We study the realized risk of Markowitz portfolio computed using parameters estimated from data and generalizations to similar questions involving the out-of-sample risk in quadratic programs with linear equality constraints. We do so under the assumption that the data is generated according to an elliptical model, which allows us to study models where we have heavy-tails, tail dependence, and leptokurtic marginals for the data. We place ourselves in the setting of high-dimensional inference where the number of assets in the portfolio, $p$, is large and comparable to the number of samples, $n$, we use to estimate the parameters. Our approach is based on random matrix theory. We consider both the impact of the estimation of the mean and of the covariance.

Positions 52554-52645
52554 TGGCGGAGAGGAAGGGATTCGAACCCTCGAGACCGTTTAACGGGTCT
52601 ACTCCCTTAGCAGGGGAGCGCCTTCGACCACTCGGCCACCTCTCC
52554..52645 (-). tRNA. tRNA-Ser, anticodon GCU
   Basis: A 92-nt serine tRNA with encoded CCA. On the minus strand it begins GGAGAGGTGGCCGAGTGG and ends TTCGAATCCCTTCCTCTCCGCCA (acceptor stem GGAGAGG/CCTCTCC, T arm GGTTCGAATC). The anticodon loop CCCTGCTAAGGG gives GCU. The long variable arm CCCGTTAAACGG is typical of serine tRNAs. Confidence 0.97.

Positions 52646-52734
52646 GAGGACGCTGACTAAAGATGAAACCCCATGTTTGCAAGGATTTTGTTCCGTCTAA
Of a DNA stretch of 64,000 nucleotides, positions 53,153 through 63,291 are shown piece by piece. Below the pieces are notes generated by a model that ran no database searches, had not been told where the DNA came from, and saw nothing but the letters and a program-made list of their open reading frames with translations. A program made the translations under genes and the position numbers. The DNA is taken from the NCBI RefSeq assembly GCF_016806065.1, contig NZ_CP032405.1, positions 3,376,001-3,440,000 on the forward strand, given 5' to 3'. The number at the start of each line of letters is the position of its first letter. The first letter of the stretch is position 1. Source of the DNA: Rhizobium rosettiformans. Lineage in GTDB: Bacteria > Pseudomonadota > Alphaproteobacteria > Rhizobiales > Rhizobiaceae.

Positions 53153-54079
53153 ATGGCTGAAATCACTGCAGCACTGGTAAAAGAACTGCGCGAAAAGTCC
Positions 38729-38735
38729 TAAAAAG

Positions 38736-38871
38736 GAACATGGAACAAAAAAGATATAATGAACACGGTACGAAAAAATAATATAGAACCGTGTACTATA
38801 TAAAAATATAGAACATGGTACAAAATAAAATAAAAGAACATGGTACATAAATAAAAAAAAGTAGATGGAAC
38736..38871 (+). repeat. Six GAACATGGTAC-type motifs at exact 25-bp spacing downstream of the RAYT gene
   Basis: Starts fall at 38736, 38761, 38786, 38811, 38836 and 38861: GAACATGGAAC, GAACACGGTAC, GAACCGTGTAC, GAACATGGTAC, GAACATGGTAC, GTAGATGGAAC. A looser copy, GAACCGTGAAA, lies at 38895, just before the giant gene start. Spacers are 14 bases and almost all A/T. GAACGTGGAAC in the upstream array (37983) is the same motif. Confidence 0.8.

Our work shows that risk is underestimated in this setting, and further, that in the class of elliptical distributions, the Gaussian case yields the least amount of risk underestimation. The problem is more pronounced for genuinely elliptical distributions and Gaussian computations give an overoptimistic view of the situation.
We also propose a robust estimator of realized risk and investigate its performance in simulations.